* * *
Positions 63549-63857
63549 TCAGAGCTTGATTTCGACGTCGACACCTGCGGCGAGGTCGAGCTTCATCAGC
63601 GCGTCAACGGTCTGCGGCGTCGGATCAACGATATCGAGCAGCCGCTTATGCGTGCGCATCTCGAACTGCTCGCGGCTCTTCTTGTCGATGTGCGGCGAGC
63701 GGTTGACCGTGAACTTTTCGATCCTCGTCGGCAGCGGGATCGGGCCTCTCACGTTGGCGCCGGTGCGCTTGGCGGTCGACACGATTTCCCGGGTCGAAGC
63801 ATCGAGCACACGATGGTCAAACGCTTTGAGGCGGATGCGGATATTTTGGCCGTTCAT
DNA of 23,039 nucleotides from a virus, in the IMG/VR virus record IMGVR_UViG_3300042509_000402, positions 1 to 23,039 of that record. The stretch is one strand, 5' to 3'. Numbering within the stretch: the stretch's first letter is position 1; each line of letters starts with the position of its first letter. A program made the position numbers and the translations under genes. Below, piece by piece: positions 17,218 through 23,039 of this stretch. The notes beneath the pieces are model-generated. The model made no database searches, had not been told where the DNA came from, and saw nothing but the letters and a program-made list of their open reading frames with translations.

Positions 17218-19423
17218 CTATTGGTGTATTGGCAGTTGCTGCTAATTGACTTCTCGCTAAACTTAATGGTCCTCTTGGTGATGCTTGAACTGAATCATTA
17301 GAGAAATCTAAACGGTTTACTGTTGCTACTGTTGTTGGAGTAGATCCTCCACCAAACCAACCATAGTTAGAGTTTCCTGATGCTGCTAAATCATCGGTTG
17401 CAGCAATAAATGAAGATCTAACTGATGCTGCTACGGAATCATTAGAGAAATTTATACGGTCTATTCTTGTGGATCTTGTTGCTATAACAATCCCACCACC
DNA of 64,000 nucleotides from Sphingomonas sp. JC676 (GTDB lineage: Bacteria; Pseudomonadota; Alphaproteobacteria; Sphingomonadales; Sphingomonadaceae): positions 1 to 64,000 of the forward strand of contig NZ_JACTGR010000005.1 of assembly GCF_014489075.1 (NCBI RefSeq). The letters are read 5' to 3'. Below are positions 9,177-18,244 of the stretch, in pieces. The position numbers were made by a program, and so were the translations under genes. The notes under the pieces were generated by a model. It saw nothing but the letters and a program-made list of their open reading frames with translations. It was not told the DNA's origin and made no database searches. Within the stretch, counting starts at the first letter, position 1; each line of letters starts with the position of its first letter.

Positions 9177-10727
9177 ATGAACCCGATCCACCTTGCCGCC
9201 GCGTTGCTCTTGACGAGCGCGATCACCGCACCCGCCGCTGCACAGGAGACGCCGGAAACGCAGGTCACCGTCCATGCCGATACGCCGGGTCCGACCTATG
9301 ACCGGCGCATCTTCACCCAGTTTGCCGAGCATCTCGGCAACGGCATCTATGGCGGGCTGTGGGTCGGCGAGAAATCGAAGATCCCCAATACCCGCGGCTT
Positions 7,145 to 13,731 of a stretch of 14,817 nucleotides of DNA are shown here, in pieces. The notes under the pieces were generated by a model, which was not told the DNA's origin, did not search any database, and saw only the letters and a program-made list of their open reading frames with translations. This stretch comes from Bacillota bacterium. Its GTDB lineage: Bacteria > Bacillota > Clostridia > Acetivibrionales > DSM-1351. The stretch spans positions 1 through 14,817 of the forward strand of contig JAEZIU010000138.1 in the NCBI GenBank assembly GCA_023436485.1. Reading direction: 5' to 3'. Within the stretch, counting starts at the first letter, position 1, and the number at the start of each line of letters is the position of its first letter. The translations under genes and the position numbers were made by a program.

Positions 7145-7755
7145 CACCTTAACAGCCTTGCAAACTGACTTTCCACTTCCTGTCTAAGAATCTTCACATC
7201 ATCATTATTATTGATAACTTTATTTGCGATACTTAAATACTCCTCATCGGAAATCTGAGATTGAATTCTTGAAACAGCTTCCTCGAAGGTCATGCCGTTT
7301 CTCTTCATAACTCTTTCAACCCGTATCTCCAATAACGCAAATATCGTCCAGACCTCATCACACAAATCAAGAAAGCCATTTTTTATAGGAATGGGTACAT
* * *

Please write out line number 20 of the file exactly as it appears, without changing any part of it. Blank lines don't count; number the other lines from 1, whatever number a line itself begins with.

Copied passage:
7301 CTCTTCATAACTCTTTCAACCCGTATCTCCAATAACGCAAATATCGTCCAGACCTCATCACACAAATCAAGAAAGCCATTTTTTATAGGAATGGGTACAT